Our understanding of present global climate and the ability to predict future changes are limited by the comparative lack of data from the Southern Hemisphere. The mid to high latitudes of the Hemisphere are dominated by the westerly winds. These are important because changes in their strength determine precipitation and temperature regimes in this region. They are also a key factor influencing global carbon dioxide flux because the winds control the upwelling of deep ocean water rich in carbon, which in turn is exchanged with the atmosphere.
Despite their importance to both Southern Hemisphere and global climates, little is known about how the westerly winds changed in the past. Several key questions remain:
1. What is the past variability in the strength of the westerly winds and how do they influence precipitation and temperature in the Southern Hemisphere and the carbon dioxide sink in the Southern Ocean?
2. How comparable is the pattern of change in the winds between different regions of the sub-Antarctic, Antarctica, mid latitudes of the Southern and the Northern Hemispheres?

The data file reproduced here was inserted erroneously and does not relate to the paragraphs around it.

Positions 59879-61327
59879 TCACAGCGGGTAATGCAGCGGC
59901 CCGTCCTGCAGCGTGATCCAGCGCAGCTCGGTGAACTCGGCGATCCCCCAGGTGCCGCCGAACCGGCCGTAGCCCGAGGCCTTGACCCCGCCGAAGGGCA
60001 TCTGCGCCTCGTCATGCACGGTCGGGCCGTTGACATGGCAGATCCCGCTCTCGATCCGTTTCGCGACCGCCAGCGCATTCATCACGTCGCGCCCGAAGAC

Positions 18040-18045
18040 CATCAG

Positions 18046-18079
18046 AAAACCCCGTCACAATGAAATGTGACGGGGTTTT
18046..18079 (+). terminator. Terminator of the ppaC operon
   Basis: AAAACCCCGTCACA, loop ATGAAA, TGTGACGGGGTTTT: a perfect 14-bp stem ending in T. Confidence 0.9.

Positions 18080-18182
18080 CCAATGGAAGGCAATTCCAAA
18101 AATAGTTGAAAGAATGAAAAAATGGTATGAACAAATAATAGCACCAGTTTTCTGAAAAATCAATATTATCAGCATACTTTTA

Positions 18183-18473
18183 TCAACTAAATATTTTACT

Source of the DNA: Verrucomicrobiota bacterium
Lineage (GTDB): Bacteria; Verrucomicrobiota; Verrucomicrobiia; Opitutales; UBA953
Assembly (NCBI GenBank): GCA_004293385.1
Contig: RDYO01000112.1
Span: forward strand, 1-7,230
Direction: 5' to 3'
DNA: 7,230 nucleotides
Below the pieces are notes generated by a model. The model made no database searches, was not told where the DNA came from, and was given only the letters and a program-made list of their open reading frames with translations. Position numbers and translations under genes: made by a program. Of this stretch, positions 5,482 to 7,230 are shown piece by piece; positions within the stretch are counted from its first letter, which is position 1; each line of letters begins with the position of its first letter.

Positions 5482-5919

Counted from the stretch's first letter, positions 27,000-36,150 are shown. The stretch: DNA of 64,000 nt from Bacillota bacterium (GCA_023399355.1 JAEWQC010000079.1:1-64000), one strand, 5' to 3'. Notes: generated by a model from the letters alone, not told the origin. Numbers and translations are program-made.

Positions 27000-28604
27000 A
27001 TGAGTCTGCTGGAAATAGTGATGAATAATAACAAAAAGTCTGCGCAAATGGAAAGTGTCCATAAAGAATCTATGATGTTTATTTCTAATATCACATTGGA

3. Are changes in the 20th century of similar rate and magnitude to other periods in the last 2000 years?
The proposed project aims to address these questions by developing and applying lake sediment-based proxies for changes in wind strength, temperature and/or precipitation at three sub-Antarctic islands (Campbell, Macquarie and Marion Islands) in order to develop 2000-year long climate reconstructions. Sub-Antarctic islands are the only landmasses between Antarctica and the southern extremities of South America, Africa and Australia where terrestrial climate records are available, making them crucial locations for linking southern mid- and high-latitude climate data.